And so breaking down data by race, age, income, enrollment, status, language, or other important demographic factors to your community allows for better contextualization of analysis and findings. I think my big takeaway is disaggregate, disaggregate, disaggregate. And that is a great entrance into really thinking about equity throughout the process and then the resulting policy.

Leigh Parise: Great. Thank you so much, Amanda. It's going to be a new song, you know it's just so catchy. Thank you so much for joining me today. It was really great to get your insights into have this conversation. Thank you.

Amanda Roberson: Thank you so much for having me. This is a wonderful experience.

Leigh Parise: I also spoke with Jinann Bitar of the Education Trust. MDRC and The Education Trust are partners (along with the State Higher Education Executive Officers Association (or SHEEO) and The Institution for College Access and Success (or TICAS) on the College Completion Fund Project and the College Completion Strategy Guide, which offers guidance and resources to policymakers and practitioners seeking to implement evidence-based strategies to advance equitable outcomes for college students. Here’s that conversation now.

All right, Jinann, thank you so much for joining me. I'm really excited to have this conversation.

Jinann Bitar: Thank you, Leigh. Happy to be here today.

Leigh Parise: So why don’t you start by introducing yourself.

Jinann Bitar: Yeah, my name's Jinann Bitar and I serve as the director of higher education research and data analytics for The Education Trust. And we are a national nonprofit that works to close education gaps through advocacy, direct action, research and community engagement. And we're fierce advocates for high achievement of all students, but particularly for students of color and low-income students. So we really focus on P-12 and postsecondary education policy and practice.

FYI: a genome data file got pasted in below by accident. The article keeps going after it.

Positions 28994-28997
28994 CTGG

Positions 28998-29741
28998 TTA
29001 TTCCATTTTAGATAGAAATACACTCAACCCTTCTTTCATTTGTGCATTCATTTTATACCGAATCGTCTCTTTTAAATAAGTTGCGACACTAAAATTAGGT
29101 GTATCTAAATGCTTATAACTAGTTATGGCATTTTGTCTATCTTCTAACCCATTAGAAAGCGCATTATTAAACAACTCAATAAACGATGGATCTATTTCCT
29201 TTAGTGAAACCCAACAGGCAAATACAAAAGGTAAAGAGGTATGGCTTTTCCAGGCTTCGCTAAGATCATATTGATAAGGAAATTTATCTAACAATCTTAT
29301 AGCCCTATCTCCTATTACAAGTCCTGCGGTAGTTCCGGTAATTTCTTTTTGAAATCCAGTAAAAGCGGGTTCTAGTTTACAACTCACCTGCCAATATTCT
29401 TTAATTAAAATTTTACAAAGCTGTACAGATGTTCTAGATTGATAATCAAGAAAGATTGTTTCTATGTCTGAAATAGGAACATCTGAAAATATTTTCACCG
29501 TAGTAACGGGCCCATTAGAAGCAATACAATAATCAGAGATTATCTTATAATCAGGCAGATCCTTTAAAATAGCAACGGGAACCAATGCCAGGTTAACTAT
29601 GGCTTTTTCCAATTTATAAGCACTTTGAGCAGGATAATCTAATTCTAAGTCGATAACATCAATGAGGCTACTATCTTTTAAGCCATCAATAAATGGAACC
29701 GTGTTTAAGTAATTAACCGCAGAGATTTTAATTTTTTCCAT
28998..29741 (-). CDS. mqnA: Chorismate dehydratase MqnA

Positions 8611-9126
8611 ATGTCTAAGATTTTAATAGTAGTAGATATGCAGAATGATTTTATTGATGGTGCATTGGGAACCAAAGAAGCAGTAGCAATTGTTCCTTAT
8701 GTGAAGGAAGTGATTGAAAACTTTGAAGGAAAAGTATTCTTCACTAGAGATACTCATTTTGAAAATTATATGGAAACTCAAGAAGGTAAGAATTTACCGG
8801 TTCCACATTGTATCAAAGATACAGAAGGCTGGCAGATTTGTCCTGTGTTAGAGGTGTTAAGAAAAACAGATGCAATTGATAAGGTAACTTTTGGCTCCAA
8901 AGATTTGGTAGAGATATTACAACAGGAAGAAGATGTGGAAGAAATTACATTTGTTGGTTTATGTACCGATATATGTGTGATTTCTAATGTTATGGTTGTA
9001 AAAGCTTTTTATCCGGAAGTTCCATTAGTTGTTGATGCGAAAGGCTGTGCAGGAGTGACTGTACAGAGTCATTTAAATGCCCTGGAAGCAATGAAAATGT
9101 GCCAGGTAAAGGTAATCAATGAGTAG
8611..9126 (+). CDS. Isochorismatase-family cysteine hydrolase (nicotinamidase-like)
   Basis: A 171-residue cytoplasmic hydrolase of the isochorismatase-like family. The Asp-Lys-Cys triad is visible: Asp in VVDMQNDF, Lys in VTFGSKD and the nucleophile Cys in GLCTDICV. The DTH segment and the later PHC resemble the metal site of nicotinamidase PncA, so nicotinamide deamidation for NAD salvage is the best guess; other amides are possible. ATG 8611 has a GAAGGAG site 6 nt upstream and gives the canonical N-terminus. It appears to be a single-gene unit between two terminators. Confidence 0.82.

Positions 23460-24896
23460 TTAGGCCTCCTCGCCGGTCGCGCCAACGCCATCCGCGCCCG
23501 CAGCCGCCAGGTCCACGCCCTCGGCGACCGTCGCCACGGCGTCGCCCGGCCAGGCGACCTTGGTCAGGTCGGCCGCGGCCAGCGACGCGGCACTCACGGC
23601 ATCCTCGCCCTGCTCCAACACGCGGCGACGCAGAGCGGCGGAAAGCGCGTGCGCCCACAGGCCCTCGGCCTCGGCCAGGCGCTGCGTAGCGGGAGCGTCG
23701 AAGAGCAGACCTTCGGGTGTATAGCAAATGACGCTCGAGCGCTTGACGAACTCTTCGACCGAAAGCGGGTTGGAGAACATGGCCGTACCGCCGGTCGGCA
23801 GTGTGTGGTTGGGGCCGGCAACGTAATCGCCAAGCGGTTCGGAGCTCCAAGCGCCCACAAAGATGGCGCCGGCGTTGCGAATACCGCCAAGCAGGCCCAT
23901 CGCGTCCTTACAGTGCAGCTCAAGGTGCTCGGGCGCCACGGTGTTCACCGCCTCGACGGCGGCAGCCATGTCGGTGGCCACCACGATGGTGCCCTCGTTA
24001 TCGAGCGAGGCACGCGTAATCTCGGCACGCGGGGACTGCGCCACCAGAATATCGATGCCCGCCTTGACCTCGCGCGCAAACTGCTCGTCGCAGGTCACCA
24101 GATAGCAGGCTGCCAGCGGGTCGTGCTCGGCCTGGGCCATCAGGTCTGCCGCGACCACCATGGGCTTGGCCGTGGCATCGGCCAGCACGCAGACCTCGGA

Leigh Parise: Great. Thank you. I know MDRC has long enjoyed being able to work together and following your work for many years. So, given that we are here today to talk about college completion, I'm going to ask you what might feel like a really basic question, but is so important. I want to hear from you from how you think about it and how Ed Trust thinks about it, but why is increasing college completion so important?

Jinann Bitar: Well, first of all, high school graduation rates have improved steadily throughout the country over recent decades. College completion rates really haven't kept pace and there's large racial gaps in degree attainment and these continue to persist through time. So students from low income backgrounds, students of color, first gen students, they all face greater barriers to earning a degree or accessing high quality jobs that we would associate with mobility of college graduates. So really the most important piece is college graduation is where we statistically get that biggest boost in earnings over time.

Leigh Parise: So I want to shift us to talk a little bit about the topic of racial equity. How do you think or talk about racial equity and why it's important in higher education?

Jinann Bitar:  Well, racial equity definitely means different things to different people, but I think Ed Trust really sees it as the ability to close gaps in access and that includes in affordability and it's success for all students, but specifically students of color and low income students. And when we talk about success, we're really thinking about those outcomes like completion and whether, particularly in the post secondary world, what kind of earnings or jobs folks have access to at completion.

But thinking a little bit more about how I see it, I recently got to watch the clips of the Global Citizen NOW Summit and there was Eddie Ndopu and he talked about the difference between access and entry. And so he said, "What makes a space accessible isn't a ramp, a ramp provides entry. Great. But similarly, what makes a campus accessible isn't admission, admission simply provides entry." So he says, "What makes this space accessible is how all of us, regardless of ability, regardless of identity, are able to come together and feel validated and have accessed agency, self-actualization, really feel dignified. And so we won't get to intersectionality through compliance or through checking a box, but by celebrating multiplicity, celebrating shared humanity."